@PatHartman:  It's not a issue of the table setup.  If you revisit my description, I do have more than one record.  Each job through the CNC has a time stamp of its completion.  From the completion from one job to the completion to another job is a "cycle time".  I just need to detect and remove the break and lunch periods form that as the machine is paused during this time.

@Gustav Brock:  You made it look easy, I was working with a similar code last night and came up with this:
(The only big difference is that mine only looks if the start and finish segment cross over the start of the break period.  I'm not sure if that really matters in the end result.)
If Format(dateCycleStart, "hh:mm:ss") < dateBreakStart And dateBreakStart < Format(dateCycleEnd, "hh:mm:ss") Then
     dblCycleTime = dblCycleTime - ((dateBreakEnd - dateBreakStart) * 24 * 60)
End If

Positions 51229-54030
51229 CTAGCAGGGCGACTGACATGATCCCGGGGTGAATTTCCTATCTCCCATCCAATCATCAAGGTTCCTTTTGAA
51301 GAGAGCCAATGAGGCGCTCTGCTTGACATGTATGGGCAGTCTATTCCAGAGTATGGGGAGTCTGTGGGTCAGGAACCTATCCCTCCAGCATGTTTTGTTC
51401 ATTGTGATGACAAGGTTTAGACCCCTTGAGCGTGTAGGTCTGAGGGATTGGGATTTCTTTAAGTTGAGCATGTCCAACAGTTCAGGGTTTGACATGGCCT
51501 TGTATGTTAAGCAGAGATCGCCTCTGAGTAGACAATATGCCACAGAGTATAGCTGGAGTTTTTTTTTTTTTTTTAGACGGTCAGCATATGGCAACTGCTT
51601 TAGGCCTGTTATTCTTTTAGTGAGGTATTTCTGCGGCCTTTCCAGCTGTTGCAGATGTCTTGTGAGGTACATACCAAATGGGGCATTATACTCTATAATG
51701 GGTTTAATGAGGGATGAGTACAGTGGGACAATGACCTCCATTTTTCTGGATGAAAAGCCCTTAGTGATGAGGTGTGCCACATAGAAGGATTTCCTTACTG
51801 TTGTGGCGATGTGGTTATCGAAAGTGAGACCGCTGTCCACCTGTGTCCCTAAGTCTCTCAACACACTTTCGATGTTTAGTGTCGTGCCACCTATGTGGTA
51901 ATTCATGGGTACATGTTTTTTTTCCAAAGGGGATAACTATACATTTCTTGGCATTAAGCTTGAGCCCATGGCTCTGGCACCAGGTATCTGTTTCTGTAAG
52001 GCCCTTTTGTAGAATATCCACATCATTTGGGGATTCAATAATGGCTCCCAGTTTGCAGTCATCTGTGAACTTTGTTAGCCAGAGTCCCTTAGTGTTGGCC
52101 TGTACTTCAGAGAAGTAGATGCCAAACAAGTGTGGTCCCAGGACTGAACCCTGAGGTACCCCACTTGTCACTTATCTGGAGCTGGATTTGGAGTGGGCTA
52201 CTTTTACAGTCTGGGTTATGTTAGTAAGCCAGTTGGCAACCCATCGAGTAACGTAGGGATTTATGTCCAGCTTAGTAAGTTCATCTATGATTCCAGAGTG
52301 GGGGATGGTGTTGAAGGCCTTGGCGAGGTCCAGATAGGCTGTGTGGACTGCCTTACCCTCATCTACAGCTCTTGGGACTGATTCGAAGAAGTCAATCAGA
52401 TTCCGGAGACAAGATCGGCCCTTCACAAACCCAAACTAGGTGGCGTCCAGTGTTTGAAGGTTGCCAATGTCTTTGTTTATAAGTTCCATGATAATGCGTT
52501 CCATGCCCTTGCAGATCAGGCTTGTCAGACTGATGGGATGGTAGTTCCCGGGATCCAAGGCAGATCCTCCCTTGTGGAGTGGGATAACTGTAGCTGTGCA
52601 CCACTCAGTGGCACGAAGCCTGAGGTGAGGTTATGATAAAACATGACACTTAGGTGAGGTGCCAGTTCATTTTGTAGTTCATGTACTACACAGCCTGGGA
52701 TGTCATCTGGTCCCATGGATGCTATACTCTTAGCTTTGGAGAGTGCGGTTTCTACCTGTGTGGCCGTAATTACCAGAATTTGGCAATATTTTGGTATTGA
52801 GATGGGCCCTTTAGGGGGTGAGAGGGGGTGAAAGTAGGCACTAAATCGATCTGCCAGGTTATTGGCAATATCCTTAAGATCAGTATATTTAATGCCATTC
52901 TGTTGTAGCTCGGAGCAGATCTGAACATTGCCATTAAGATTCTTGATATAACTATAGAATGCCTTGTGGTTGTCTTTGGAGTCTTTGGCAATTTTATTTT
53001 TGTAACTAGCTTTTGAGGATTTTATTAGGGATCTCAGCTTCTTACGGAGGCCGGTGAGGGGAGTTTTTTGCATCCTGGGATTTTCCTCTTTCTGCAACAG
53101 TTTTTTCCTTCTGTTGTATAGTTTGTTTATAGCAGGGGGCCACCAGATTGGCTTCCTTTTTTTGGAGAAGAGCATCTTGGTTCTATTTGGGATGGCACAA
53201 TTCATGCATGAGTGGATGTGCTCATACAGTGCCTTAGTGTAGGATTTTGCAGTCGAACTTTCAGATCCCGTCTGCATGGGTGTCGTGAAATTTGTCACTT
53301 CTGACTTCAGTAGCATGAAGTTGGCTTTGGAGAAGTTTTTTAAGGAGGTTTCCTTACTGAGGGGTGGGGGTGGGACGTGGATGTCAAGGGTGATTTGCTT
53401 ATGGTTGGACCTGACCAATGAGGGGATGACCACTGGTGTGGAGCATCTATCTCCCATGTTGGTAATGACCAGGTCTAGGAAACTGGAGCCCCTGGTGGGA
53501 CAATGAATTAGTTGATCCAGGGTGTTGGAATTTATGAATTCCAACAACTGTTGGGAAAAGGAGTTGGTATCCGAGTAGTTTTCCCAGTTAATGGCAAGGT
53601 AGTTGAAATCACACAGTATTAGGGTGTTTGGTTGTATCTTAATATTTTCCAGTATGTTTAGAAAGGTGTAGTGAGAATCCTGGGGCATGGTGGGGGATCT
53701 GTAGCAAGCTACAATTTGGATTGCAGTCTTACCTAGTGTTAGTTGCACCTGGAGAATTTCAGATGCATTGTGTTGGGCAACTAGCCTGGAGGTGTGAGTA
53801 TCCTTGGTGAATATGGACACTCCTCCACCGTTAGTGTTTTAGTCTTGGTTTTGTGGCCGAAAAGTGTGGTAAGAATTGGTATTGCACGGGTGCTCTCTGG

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@Dale Fye:  Yes I have an input that I can modify the break times for a given period.  However, they rarely change.
This is the best money I have ever spent. I cannot not tell you how many times these folks have saved my bacon. I learn so much from the contributors.
Gustav Brock

What may cause your attempt to fail is, that you are not handling the date and time as date values.
Format returns strings, and that will mess up any comparison.

@Gustav Brock:  Yes I agree.  I'm going to rework the code to use "TimeValue".  However if I declared the date variables as a DATE, that would prevent the string comparison issue, correct?
Dale Fye

Will you ever have a process start or finish during a break?

In your original message you indicated "two adjacent records", so your data doesn't actually look like FinishTimeStart and FinishTimeEnd, it look more like:

Process #      Action             DateTime
1                     Start                12/1/2017 9:47:03 AM
1                     End                 12/1/2017 10:33:29 AM

Is that correct?

It looks like you are trying to use VBA to compute the process time, rather than doing this in a query, is that correct?  If you create a table of break times (tbl_Breaks) with fields BreakStart and BreakEnd, both date fields with values: